Branchio-oculo-facial syndrome is a severely debilitating congenital condition in which affected individuals exhibit various symptoms including cleft lip, malformed ears and nose, mental retardation and eye defects. It is an autosomal dominant condition which means that only one of the two copies of the gene that a person inherits (one from mother and one from father) needs to be faulty for the symptoms to be manifest. It was recently shown that the faulty gene causing the condition is TFAP2 - this gene encodes a transcription factor protein. Transcription factors are genetic switches that turn on or turn off the activity of many other genes - because of this, when transcription factors don't function, there can be many consequences for the developing embryo.
In this study, we aimed to find out if mutations in the TFAP2 gene might contribute to a wider range of eye defects than previously suspected. Our contribution to the project was to study the function of the gene in zebrafish. Working in parallel, our collaborators examined the TFAP2 gene in a cohort of patients and found mutations associated with various eye problems from anopthalmia (where the eye is missing) to coloboma (where there is a slit in one part of the eye). We showed that zebrafish with reduced function of the fish version of TFAP2 exhibited similar defects such as coloboma and cranio-facial deficits.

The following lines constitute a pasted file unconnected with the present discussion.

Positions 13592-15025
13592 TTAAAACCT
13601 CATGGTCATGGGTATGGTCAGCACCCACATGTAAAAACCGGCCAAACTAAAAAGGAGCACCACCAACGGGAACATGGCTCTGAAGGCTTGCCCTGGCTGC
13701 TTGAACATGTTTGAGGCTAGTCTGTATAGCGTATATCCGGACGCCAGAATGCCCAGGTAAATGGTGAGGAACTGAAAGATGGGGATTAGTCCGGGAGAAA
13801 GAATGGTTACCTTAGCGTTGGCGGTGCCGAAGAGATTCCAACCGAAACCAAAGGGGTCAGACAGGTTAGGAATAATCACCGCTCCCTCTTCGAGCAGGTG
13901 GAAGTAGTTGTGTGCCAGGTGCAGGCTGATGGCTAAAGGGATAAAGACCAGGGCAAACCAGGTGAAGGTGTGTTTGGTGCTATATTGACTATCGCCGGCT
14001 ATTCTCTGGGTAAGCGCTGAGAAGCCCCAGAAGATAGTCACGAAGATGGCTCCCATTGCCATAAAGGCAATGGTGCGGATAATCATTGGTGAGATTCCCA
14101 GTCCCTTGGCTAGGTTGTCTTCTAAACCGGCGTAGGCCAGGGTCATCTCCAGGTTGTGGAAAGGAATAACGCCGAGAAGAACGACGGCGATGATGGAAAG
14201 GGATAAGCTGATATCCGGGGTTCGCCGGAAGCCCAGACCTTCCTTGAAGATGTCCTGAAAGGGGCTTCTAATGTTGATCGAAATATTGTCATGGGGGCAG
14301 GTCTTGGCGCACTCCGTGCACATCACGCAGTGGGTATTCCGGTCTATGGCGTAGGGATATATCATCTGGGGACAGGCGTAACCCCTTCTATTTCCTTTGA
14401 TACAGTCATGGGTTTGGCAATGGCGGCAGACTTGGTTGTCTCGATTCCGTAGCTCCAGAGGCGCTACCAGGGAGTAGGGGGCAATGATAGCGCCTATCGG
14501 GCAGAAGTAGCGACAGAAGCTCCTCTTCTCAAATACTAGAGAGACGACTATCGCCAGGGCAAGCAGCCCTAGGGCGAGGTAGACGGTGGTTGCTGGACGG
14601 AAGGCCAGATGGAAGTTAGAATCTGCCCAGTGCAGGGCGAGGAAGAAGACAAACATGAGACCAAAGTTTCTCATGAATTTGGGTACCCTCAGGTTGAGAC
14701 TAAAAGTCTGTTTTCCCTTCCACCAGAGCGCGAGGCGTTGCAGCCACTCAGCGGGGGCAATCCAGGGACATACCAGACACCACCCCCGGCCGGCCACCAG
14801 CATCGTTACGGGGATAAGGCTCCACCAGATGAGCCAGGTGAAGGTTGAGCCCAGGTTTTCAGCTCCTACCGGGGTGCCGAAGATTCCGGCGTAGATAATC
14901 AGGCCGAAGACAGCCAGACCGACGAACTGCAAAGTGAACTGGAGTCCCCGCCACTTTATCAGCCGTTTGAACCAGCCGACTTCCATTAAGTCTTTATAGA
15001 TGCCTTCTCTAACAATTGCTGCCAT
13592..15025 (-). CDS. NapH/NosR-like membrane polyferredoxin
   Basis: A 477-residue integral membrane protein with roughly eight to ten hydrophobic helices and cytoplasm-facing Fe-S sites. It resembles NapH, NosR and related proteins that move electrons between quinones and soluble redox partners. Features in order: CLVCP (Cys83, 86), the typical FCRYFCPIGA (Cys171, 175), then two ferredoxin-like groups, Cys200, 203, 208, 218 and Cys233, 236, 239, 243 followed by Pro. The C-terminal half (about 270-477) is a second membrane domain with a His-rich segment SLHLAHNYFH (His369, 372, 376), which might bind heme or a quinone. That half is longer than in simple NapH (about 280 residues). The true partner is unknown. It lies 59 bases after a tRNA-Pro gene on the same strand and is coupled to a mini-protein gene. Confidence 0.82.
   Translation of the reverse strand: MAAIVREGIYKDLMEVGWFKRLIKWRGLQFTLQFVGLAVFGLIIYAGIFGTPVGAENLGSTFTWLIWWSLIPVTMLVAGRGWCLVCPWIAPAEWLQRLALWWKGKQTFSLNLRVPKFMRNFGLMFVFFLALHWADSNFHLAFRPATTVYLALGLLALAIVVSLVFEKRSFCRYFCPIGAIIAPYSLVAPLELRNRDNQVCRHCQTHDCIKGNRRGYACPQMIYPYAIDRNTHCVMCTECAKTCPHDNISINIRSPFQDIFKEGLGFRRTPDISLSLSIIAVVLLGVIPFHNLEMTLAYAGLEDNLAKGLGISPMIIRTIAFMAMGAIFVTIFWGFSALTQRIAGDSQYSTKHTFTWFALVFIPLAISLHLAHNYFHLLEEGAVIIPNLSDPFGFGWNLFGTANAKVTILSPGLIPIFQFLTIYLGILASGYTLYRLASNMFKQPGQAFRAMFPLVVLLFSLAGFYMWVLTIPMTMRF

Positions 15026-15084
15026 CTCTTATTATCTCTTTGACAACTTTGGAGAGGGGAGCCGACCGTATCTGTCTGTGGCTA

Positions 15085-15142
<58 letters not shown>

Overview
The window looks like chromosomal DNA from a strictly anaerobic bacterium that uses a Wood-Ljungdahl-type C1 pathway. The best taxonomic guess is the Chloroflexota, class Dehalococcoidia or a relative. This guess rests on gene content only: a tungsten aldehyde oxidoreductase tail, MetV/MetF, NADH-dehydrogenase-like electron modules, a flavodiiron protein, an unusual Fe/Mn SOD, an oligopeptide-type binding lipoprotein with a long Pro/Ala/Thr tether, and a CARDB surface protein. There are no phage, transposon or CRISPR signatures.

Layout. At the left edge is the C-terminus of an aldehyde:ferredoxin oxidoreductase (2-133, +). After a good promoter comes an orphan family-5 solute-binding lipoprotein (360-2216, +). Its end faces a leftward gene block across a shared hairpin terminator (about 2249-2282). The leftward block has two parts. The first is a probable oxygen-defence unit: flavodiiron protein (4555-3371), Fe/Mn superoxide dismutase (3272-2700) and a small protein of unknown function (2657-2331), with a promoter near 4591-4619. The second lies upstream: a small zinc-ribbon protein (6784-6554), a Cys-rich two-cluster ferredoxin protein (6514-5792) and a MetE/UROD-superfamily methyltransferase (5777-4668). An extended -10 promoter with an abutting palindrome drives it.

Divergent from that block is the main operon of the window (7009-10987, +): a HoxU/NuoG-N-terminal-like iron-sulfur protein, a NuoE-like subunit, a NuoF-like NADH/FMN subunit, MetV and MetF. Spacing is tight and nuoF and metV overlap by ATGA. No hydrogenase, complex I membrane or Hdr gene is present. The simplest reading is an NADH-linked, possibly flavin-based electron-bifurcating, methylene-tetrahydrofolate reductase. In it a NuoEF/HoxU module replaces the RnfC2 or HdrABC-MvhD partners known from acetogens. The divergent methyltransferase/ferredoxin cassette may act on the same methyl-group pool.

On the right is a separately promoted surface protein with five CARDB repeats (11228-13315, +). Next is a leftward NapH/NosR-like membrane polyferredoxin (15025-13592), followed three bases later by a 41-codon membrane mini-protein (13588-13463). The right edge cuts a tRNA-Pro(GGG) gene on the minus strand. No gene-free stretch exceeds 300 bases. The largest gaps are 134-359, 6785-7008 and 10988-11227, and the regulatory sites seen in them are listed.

Of course, the development of a structure as complex as the eye requires the action of many genes working together and the next step in our project was to determine the consequences to eye development if more than one gene is defective. This is difficult to determine in humans but is simple in fish as there are techniques that allow us to simultaneously disrupt the function of two or more genes. We chose to examine the interactions between Tfap2 and genes encoding proteins functioning in two signaling pathways important for eye development. These signaling pathways are termed the Wnt and Bmp pathways and work from ourselves and others had already implicated these signals in the communication between cells that ensures normal eye formation.
Our most novel finding was that if Tfap2 function is just slightly compromised, there is no consequence on eye development if other genes are functioning properly (FIG 2A). However, if two genes are simultaneously disrupted, then the consequences can be devastating. We showed that if Tfap2 is partially non-functional in embryos with slightly increased Wnt signaling, then embryos exhibited anopthalmia (Figure 2B). If Tfap2 function is reduced alongside a reduction in Bmp signaling, then eyes exhibit coloboma (Figure 2C). These studies tell us that a mutation that could be "hidden" in absence of other genetic defects can predispose embryos to the deleterious consequences of mutations in other, interacting genes. Information of this type can be very helpful in determining genetic predisposition (risk) to eye problems that individuals or their children face.
There are many very large-scale studies in humans ongoing at the moment looking at genetic signatures for huge numbers of genes in huge numbers of individuals - the hope is that these studies will show correlations between genetic differences and disease manifestation. Studies in fish and other model systems will enable scientists to move beyond correlation and directly assess the function of genes implicated in these screening projects.
This study was a collaboration with Nicky Ragge and others and our work received financial support from